Barack Obama will not seek Congressional approval to continue the war in Libya
Now that the war in Libya has reached the sixty day mark Barack Obama must go to the Congress under the War Powers Act and seek approval in order for him to legally continuing his bombing. Barack Obama has already admitted that the war he started in Libya, which he promised would be short, would continue on indefinitely–when you have no goal or no clearly defined mission it is hard to tell when it is time to leave.
Because the war with Libya has no end in sight, and with the United States’ involvement in the war reaching the sixty day mark, Senate Republicans sent Barack Obama a letter asking him if he was going to comply with the War Powers Act (the very act he used as justification for doing the United Nations’ bidding without congressional approval) and ask the Congress for permission to continue the war.
Here is part of that letter:
Friday is the final day of the statutory sixty-day period for you to terminate the use of the United States Armed Forces in Libya under the War Powers Resolution. Last week some in your Administration indicated use of the United States Armed Forces will continue indefinitely, while others said you would act in a manner consistent with the War Powers Resolution. Therefore, we are writing to ask whether you intend to comply with the requirements of the War Powers Resolution. We await your response
Early indications were that the president was going to try to find a way around complying with the War Powers Act by looking for language in the law that might provide him with an escape route from compliance:
We want to make sure we’re not stretching anything inappropriate. So we’re looking at some language,” Kerry said as he entered a weekly policy lunch in the Capitol with Democratic senators. “We’re really looking at it very seriously to keep everyone on the same page
Rather than just complying with the intent of the law, the Obama regime looked for a loophole the regime could exploit and now they think they have found it because Barack Obama has answered the letter of Senate Republicans and he has told them that he does not need congressional approval to continue the war in Libya.
Since April 4,” the president wrote, “U.S. participation has consisted of: (1) non-kinetic support to the NATO-led operation, including intelligence, logistical support, and search and rescue assistance; (2) aircraft that have assisted in the suppression and destruction of air defenses in support of the no-fly zone; and (3) since April 23, precision strikes by unmanned aerial vehicles against a limited set of clearly defined targets in support of the NATO-led coalition’s efforts.”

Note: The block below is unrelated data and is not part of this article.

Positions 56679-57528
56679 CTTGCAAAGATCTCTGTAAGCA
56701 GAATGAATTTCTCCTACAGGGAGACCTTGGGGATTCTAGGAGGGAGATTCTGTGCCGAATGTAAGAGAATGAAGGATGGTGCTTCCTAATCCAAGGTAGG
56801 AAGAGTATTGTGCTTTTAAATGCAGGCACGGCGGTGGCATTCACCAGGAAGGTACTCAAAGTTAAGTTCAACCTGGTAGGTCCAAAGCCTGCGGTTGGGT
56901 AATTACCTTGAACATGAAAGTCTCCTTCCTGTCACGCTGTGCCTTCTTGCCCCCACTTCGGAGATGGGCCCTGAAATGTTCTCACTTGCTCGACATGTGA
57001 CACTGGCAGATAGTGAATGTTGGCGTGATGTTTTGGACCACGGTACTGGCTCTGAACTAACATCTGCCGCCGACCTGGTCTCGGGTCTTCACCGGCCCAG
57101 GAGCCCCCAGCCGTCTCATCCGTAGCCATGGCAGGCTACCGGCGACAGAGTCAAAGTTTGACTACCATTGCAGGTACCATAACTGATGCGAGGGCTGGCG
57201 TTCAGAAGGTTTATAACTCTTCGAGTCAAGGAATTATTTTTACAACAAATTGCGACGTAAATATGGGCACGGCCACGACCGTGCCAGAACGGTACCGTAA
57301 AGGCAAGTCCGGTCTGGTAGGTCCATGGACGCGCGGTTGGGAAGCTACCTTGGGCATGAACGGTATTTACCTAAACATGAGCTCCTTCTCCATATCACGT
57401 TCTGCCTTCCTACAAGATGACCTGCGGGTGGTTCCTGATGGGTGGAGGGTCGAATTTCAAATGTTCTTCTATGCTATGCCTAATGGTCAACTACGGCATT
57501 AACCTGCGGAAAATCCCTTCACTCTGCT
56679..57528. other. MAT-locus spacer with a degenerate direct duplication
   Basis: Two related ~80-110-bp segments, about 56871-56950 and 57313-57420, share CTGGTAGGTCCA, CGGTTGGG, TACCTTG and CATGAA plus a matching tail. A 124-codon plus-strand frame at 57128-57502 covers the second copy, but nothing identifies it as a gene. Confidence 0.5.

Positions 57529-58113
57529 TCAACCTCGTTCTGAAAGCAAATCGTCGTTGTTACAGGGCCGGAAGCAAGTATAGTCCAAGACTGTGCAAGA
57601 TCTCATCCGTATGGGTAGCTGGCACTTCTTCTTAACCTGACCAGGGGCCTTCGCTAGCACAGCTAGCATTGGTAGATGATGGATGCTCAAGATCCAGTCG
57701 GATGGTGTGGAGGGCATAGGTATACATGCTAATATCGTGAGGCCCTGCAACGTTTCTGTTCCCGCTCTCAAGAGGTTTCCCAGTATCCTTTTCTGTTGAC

Barack Obama has always maintained the position that our bombing of Libya does not constitute a war; I would ask anybody out there to tell me that dropping bombs on a nation is not an act of war, and now his defense for not seeking congressional approval is that while we are not really at war with the nation we are dropping bombs on, what little action we are currently engaged in really isn’t even worth mentioning any more–after all, we are only dropping bombs once in a while. He is using the “move along, nothing to see here” defense and it leads us to ask the question; if there is nothing to see here and the war which is not really a war is so limited why not step in front of the Congress and explain why the war needs to continue?
After all, Barack Obama did acknowledge he had the support of the Congress, so why not make it official by complying with the law he is bound to?
The president voiced support for a bipartisan resolution drafted by Senators John Kerry, D-Mass., John McCain, R-Ariz., Carl Levin, D-Mich., Dianne Feinstein, D-Calif., Lindsey Graham, R-SC, and Joe Lieberman, I-Conn., stating that Congress “supports the U.S. mission in Libya and that both branches are united in their commitment to supporting the aspirations of the Libyan people for political reform and self-government…Congressional action in support of the mission would underline the U.S. commitment to this remarkable international effort
Perhaps the president is afraid that if he asks the Congress for approval the American people will realize that we have no legitimate reason for the war, we have no goal we are hoping to accomplish in the war, and we have no exit strategy in the war. All of these were criticisms President Bush faced after going into Iraq, the parallels are interesting, and Barack Obama would rather keep this on the back burner.
Or perhaps Barack Obama hasn’t been truthful about his reasons for attacking Libya in the first place: The Obama Doctrine–created in order to defend the United States’ involvement in Libya–states that when our VALUES are at stake we are obligated to act as the conscience of the world. Barack Obama declared that because Ghadaffi was attacking his own people we were justified for engaging him because in reality this is a humanitarian issue.
But is that really the case? If we are to interfere in another country’s civil war for humanitarian reasons, why are we not involved in Syria where the government is firing into crowds of protesters? Surely our VALUES must be at stake here also and yet we are not obligated under the Obama Doctrine to act as the conscience of the world in this instance.
This leads me to believe that there is some other reason why Barack Obama decided Libya was the place where he must make a stand; was it because he is subservient to the United Nations who wanted to protect French oil? Or is there some other more nefarious reason? We will never know because Barack Obama has refused to get the authorization of the Congress which he is required by law to do.